“It’s been a fantastic week in the aftermath of the Canadian Grand Prix,” Button says. “I had a few days’ break immediately after the race, which was perfectly timed as it gave me the opportunity to take in all the positive memories of a crazy weekend, and to reflect on an incredible race. I wouldn’t say that winning in Montreal has given me extra motivation, because I was already totally committed, but I think it will help to sharpen the focus and conviction of everyone in the team. We’ve proved we can challenge and beat Sebastian, and we know we can fight for this world championship.
“I’m looking forward to Valencia. I had a good race there last year and I think the track shares some of the characteristics of Montreal and Monaco, so I’m confident that we’ll be competitive again. The trick will be to find enough performance in the race to overcome any potential difficulties in qualifying. It’s a hard place to pass and I don’t think that DRS is going to make it much easier during the race.”
Hamilton says: “For me, Valencia will be a weekend of consolidation after two disappointing results in Monaco and Canada. Those two races were particularly frustrating for me because we showed we had the pace to win both of them, yet I only came away with eight points.
“I’ve always gone well at Valencia, finishing second there in every race, and I really enjoy attacking the track. It’s a difficult circuit with no let-up, but that won’t deter me as I’m really keen to get back on track and get back in the points. This race will be our third street circuit in a row, so hopefully it’ll give me the chance to reverse the bad luck I’ve encountered in the previous two!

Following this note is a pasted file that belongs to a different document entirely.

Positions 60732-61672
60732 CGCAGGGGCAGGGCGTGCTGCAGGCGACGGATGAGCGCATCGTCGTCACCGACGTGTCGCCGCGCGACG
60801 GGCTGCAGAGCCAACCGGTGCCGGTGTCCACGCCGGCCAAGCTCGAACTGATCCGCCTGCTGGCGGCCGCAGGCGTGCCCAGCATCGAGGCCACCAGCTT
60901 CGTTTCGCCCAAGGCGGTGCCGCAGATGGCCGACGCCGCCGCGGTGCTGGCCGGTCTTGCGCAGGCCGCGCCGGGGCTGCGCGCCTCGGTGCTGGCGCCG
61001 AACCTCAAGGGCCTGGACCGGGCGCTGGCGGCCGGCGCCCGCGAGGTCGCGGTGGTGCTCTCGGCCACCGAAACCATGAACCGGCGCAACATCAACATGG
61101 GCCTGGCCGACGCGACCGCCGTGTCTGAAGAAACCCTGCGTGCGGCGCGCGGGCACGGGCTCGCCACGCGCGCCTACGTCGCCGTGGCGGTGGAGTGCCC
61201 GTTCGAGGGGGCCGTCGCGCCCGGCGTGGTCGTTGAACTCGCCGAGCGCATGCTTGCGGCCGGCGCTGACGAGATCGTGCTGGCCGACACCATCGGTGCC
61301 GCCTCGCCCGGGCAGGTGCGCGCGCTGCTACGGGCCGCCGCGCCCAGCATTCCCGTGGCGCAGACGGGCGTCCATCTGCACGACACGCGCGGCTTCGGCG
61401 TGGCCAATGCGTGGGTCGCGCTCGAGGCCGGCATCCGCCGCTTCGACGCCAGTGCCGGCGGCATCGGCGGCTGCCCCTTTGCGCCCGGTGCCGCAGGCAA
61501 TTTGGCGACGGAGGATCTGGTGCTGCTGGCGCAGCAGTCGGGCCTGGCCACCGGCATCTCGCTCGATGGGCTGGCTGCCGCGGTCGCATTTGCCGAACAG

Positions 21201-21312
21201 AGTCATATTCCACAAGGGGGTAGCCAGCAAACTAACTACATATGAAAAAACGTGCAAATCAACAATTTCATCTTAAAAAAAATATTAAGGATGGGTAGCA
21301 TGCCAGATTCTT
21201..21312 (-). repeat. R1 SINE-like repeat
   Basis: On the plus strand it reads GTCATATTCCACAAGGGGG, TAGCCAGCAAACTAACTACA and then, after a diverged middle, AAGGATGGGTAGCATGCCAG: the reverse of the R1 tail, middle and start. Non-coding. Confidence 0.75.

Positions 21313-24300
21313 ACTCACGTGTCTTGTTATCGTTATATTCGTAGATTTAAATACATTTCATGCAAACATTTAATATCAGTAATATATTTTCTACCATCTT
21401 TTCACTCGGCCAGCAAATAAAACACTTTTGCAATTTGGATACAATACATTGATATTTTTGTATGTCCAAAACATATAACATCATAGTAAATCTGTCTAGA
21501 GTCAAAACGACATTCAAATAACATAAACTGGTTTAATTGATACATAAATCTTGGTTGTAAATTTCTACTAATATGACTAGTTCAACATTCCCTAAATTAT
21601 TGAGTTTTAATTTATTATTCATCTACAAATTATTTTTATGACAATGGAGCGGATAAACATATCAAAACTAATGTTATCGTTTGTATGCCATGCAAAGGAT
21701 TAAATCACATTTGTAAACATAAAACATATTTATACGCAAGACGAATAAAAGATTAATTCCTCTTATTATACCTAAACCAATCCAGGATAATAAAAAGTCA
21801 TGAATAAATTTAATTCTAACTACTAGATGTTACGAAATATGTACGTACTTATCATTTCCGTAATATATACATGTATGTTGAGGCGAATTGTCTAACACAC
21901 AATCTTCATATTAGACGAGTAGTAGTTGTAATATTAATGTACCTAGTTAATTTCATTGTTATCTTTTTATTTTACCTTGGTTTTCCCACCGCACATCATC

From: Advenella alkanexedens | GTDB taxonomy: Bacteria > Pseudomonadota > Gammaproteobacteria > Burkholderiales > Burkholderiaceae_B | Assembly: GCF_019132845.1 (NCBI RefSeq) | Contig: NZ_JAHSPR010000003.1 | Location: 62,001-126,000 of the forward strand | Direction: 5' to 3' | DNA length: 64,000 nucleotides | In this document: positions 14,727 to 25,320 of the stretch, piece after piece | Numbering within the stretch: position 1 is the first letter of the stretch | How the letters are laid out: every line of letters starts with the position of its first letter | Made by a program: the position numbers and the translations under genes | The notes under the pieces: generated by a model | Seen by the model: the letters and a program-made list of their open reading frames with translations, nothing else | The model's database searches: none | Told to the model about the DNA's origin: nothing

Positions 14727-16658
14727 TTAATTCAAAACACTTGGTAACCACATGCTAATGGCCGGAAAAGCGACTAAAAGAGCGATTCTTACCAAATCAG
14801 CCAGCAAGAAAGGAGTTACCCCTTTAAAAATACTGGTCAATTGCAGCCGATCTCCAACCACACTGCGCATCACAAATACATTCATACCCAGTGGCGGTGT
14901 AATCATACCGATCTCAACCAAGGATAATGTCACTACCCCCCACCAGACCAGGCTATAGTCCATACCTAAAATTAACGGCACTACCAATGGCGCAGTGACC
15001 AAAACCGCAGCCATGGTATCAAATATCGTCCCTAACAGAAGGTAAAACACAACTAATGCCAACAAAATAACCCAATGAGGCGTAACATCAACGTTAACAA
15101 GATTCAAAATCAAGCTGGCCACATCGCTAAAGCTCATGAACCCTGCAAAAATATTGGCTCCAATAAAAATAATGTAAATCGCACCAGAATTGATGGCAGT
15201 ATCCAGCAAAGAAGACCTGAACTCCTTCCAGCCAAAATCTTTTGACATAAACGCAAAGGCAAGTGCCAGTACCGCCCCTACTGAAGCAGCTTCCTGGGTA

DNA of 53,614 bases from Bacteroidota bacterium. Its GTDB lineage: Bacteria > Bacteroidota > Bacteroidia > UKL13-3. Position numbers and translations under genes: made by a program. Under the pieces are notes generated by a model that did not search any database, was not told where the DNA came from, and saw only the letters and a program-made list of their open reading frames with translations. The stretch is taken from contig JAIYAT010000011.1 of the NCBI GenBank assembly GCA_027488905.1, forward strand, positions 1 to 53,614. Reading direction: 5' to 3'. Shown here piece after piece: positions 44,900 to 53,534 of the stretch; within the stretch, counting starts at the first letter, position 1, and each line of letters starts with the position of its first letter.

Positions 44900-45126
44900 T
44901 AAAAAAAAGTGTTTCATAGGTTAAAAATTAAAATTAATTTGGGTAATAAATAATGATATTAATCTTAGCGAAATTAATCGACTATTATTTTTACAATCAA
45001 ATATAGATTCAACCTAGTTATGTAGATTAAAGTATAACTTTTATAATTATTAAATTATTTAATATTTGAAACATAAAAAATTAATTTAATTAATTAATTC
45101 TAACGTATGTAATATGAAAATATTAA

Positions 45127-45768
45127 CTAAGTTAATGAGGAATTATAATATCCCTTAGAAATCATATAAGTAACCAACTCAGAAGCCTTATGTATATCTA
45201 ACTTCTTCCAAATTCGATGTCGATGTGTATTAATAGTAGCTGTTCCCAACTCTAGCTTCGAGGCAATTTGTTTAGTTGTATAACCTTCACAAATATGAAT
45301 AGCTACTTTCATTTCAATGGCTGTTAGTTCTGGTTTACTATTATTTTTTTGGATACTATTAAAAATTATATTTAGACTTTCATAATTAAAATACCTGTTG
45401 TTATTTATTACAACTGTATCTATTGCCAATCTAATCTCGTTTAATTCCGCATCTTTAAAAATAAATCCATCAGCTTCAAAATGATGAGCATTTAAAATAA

“We’ve arguably had the fastest race car in the last three races, and that’s really encouraging because I know that, when it’s put to best use, I should be able to finish at the front. As always, that will be my goal next weekend.”
Pirelli will bring their new medium compound tyre for the first time this weekend, after the successful trial on Friday in Canada. This will be the prime tyre, with the usual soft as the option. The PZero White medium tyre is not quite as durable as the hards, according to Pirelli, but is quicker while still representing a significant step over the option tyre.
"Tyre wear on this circuit is likely to be quite high because of the track layout, the nature of the surface, and also the weather conditions, which should be very warm,” says Pirelli’s motorsport director Paul Hembery. "For all these reasons, we've selected the medium and soft tyres, which should provide the teams with a good level of resistance, plenty of different opportunities for strategy and about a second per lap difference between the compounds.”
Another important factor to note is that following the introduction of a second DRS zone in Canada earlier this month, the FIA have confirmed that this weekend’s race will also feature two DRS zones. The first will be between Turns 10 and 12 and the second between Turns 14 and 17. As in Montreal, there will be a single detection point in Valencia, just prior to Turn Eight.
“We have two DRS zones here this year which, in combination with new tyre compounds from Pirelli, should almost certainly make things more interesting,” said race director Charlie Whiting.
“After a few years here it’s starting to look a little more lived-in now and more like a race track, which is good. And it’s unique, as the bridge across the harbour opens every night, so the circuit becomes incomplete until it’s closed again.”
It looks like being a warm weekend, albeit with the chance of thunderstorms in the region on Thursday and showers on Friday, but each of those days the ambient temperature will be a predicted 26 degrees Celsius, rising to 27 for Saturday and Sunday.
The race will run over 57 laps of the 5.419 kilometre (3.367 mile) circuit, or 308.883 kilometres (191.933 miles). It starts at 1400 hours local time, which is two hours ahead of GMT. There is only one minor circuit change since last year, with the tyre barriers at Turns 12 and 17 doubled in depth for increased safety.